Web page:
Renegotiating customary tenure reform – Land governance reform and tenure security in Uganda
until further notice
Number of pages
SourceLand Use Policy, 39, (2014), pp. 292-300
Article / Letter to editor
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Land Use Policy
SubjectDistributional Conflicts in a Globalizing World: Consequences for State-Market-Civil Society Arrangements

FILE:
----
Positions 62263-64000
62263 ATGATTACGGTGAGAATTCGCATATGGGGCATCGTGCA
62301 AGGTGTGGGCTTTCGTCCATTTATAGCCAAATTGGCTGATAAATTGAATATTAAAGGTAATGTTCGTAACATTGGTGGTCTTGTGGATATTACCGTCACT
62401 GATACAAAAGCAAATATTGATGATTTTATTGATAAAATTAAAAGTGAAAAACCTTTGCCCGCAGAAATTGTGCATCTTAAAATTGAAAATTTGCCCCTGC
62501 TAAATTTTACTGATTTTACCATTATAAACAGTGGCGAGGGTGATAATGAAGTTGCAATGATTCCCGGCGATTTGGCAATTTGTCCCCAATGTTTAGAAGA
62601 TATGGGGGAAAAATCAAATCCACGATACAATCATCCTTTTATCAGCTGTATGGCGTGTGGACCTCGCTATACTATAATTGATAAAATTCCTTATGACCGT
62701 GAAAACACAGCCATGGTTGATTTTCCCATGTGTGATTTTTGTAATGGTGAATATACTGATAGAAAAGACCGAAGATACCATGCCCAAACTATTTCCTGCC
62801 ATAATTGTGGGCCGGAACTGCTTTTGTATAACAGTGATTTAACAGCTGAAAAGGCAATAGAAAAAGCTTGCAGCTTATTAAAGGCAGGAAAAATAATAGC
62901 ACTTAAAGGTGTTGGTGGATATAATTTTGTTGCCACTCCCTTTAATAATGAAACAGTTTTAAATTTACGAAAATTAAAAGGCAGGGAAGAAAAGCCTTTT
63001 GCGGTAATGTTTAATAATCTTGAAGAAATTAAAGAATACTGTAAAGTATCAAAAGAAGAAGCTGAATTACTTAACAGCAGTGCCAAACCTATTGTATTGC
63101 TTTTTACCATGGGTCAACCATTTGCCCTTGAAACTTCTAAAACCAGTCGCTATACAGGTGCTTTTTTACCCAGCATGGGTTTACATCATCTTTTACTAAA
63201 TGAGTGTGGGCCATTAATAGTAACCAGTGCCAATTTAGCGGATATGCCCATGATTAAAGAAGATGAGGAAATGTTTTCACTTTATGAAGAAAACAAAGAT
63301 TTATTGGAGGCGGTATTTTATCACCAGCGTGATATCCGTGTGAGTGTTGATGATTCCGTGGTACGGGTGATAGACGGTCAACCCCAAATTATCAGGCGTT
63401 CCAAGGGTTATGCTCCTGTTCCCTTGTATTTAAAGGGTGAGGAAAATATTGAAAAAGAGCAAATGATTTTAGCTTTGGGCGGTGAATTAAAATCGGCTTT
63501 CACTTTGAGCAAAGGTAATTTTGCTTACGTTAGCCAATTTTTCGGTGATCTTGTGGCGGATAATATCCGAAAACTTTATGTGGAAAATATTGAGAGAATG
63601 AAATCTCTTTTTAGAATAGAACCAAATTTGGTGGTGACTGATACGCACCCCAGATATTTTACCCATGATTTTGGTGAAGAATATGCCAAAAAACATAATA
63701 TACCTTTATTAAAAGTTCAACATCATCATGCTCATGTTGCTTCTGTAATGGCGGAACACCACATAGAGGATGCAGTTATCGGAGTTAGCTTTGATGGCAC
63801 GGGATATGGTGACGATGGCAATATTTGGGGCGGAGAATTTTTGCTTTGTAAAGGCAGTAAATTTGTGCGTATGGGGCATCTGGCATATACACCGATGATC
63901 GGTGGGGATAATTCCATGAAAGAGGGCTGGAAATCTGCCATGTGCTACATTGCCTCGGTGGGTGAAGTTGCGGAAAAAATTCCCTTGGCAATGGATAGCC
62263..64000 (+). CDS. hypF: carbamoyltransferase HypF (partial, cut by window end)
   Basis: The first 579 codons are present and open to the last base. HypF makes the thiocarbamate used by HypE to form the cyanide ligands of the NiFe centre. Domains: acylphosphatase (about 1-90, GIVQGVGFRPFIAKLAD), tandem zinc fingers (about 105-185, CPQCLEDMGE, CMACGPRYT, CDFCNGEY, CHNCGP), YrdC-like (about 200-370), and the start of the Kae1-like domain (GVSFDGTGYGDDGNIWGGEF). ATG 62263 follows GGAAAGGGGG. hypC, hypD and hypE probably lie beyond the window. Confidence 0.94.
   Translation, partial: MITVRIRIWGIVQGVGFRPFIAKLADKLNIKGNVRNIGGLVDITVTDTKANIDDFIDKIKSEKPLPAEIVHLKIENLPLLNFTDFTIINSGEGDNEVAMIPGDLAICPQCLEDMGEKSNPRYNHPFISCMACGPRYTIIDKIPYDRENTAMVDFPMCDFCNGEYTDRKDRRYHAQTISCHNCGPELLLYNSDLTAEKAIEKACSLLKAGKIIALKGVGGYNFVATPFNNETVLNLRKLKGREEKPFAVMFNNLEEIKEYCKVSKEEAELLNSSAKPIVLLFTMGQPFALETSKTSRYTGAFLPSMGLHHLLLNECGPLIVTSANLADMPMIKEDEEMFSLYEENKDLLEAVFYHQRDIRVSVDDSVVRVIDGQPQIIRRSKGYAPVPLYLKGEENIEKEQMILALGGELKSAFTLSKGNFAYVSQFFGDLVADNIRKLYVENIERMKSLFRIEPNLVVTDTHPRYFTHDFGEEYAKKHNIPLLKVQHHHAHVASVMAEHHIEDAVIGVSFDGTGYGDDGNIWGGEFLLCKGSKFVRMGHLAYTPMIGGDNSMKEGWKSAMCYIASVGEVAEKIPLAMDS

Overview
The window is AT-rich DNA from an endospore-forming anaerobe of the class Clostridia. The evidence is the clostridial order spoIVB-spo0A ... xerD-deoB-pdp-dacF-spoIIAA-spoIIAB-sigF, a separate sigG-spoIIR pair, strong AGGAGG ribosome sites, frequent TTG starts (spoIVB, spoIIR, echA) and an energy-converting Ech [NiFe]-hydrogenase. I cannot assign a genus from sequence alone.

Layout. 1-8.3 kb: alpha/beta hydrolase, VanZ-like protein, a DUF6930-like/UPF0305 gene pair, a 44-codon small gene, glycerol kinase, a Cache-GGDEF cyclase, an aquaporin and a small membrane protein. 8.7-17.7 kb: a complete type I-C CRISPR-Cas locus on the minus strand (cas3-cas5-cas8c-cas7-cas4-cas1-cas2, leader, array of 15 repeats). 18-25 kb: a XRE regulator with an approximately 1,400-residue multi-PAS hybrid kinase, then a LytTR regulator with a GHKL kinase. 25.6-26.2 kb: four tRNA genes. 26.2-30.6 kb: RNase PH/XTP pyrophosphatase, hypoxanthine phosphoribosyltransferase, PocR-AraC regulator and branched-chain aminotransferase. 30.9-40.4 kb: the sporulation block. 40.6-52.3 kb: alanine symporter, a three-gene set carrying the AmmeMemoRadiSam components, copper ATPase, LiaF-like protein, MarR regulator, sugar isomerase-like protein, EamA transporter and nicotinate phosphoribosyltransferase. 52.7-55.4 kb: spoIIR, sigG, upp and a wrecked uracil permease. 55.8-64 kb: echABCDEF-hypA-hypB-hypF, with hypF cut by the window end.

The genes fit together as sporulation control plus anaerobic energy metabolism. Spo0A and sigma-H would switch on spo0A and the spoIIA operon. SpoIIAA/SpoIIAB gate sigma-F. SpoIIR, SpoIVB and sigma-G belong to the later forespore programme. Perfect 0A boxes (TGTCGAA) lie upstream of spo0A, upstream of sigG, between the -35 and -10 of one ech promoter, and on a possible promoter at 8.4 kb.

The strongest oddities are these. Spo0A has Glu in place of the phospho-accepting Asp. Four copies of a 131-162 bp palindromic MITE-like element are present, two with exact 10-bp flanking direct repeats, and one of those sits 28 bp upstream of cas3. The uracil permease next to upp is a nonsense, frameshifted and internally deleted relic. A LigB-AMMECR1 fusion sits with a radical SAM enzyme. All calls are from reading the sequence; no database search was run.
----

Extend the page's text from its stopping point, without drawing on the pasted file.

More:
In academic and policy debates on how to effectively secure land tenure, an uncompromising belief inthe need to formalize and title landownership has increasingly given way to an acknowledgement of thecontributions non-state, ‘customary’ or otherwise local institutions may make in securing tenure. How-ever, the question remains as to how different tenure systems may most effectively complement eachother. This paper argues that the debate needs to give more attention to the local dynamics and politicsof tenure reform, and how reforms are locally renegotiated as part of local institutional competition. Itreflects on the case of Uganda, where legislation and policies over the last 15 years have promoted formal-izing land titles and modernizing land law in combination with recognizing customary ownership andland governance. Fieldwork in Mbarara District in South-western Uganda shows that, although reformsdelay, they increase institutional multiplicity and fuel contestation among local authorities and aboutthe norms applied. Rather than strengthening local mechanisms to make small customary landownersmore tenure secure, renegotiating of the reforms results in delegitimizing customary authorities and thereforms do not succeed in ‘modernizing’ the customary rules and conventions applied. Moreover, reformsfail to generate confidence in both statutory and customary land governing authorities as protectors ofsmallholders’ claims to land.
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